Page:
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We had quite a trek today from Granada to get here. Ryan from Finca arranged a car/private taxi to pick us up from Casa del Aqua in Granada to the port of San Jorge (for US30 and less than an hour, we avoided ourselves the hassle of walk+bus+walk+bus/taxi that might take more than 2 hours). From there we took the 2:30pm ferry (a vehicle + passenger ferry that costed us 70 cordobas pp for the one-hour ride). At some point the water was so choppy (freaky to think about esp considering that it’s inside a LAKE, well the biggest lake in entire Central America that is) that water came right up to the second floor of the ferry, and the passengers sitting on window seats got sprayed. But the view was simply surreal: looking towards the Isla de Ometepe, I could see the twin volcanic islands soaring up, towards the iconic volcanic clouds. Once debarking on the port Moyogalpa, we had another smiling driver waiting for us to our taxi/private car arranged by Finca again. Well, this time the 4×4 not only was practical, it was almost the only choice. After 20min of paved road, we started a bumpy unpaved mountain roads for the next 30-45 min (I just couldn’t remember how long exactly it was, it seemed going on forever anyway).¬† We passed through some houses, cultivated farms, a bit of beaches, a school, a few road side shops, but most of time just forest after forest. Finally after a long private drive way, we were greeted by the most gentle owner family of Ryan, Angela, Jazmine, and their dog and the howler monkeys. The journey itself was part of the experience, definitely the case here.

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Howler monkeys reside on the farm land. I don’t know how many they are, but I saw 6 or 7 of them on the mango tree under which I was sitting on the hammock with Nina. They looked at us as intensely as we did them. The baby monkey was jumping around nonstop, while the mummy monkey was watching patiently. Exactly the behaviour of human being.

At night these howling monkeys, well, howled. So loudly that I could almost distinguish from which tree they were.

D187, June 22, Ometepe/ Finca Mystica

There wasn’t much to do really, esp for us who didn’t want to walk for kilometres with Nina in tow. We walked down to the beach – not exactly white sand beach, but black volcano sand/rocks, much finer than the one on Luguna de Apoyo. The water was warm, but not clear – was it natural due to the sediments or colours of sand, or due to pollution brought in by boats? If the canal does come through one day through Lago de Nicaragua, there would be more blessings or problems? Well, there was the possibility of opening up a second canel connecting Pacific with Atlantic (the only one currently is the Panama canal), which would be founded by Chinese. I didn’t really know what to think about this.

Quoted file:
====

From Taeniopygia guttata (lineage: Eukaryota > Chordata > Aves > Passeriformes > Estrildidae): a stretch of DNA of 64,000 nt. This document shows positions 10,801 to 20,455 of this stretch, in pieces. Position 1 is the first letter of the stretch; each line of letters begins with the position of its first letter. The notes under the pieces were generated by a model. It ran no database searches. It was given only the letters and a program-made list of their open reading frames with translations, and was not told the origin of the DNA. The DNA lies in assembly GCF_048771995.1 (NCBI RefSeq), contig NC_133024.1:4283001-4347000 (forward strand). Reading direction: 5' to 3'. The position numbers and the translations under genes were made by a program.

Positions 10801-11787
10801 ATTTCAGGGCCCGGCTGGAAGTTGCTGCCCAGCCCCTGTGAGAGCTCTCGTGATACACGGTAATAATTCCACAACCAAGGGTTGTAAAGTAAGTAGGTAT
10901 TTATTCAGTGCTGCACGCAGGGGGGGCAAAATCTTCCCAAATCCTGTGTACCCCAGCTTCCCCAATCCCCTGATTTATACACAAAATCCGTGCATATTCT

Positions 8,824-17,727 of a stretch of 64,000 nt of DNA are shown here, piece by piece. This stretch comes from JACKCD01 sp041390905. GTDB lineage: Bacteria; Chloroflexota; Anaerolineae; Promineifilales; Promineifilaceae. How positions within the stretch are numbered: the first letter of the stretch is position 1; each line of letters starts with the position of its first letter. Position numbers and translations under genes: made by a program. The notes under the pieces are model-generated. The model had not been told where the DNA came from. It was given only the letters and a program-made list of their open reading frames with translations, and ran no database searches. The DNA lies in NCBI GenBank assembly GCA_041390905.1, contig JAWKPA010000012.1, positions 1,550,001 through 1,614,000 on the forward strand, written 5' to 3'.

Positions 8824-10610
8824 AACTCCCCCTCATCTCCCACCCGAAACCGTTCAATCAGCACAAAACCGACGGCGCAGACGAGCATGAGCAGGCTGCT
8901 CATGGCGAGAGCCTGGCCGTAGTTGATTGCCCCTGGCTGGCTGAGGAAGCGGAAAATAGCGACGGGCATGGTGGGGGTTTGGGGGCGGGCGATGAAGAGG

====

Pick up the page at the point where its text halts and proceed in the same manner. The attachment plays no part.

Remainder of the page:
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There wasn’t much to do around, and I was perfectly happy to just sit around in the hammock, watch birds, clouds, trees, and let time go by.

D188, June 23, Ometepe/ Finca Mystica

Hang around in the finca. Pouring rain whole day, much needed rain for the farmers. Everyone came out to plant seeds as they have been waiting for the rain to start. Ryan told us that they bought the farm/land about 6.5yrs ago. For the first few years, they would work 6mts in US (they are both from there) to earn enough money, and come here for 6 mths to build a bungalow, plant some fruit trees, and go back again. He used to live in Asia, and learnt how to use adobe to build houses, so he designed and built the houses himself with a crew of locals. Three yrs ago, they had enough bungalows (5 for guest rooms, 1 as common area/kitchen/dining/their own room) to start the guest house business. Now they have almost 100 types of fruit trees, including some exotic ones, such as sesame, Granada, star fruit, dragon fruit, nuts. Their rare failure includes durian (haha I wasn’t unhappy). He asked me which bamboo to plant in order to have bamboo shoots. I totally failed it, how do I ever explain śė•Á¨čԾƌܨÁ¨č etc (spring bamboo?? winter bamboo??) !!

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It’s a total madness to think how they managed to bring all that’s needed for these comfortable bungalows (mattress, flush toilets, furniture, etc) being such a long way (and bumpy way) from anywhere commercial. Looking at the lush farm, I had nothing but admiration to them.

It’s a farm so there were many bugs around. Nico even found a scorpion like creature one morning right next to our bedside table. I guess we learnt to be zen – after all, they live here with a 6-mth-old, and they are thriving.

Nina loved picking up mangos under the tree, or found 2 ripe Granada !! Lemon grass are their footpath border plant, I like the idea.

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Ryan and Angela seem to be serene people. Working and living on such a remote place certainly requires special traits. To do so happily, proudly, and successfully is not something everyone could manage. He proudly told me that they employ 12 local people , who in turn feel part of the finca and very proud.

Once here, one doesn’t really have choice but to eat in their restaurant 3 times a day. All food is made from scratch daily, using as many ingredients from the farm as possible, including the daily baked bread, pancake etc. The home-made hibiscus ice tea was awesome, as well as maracuya juice.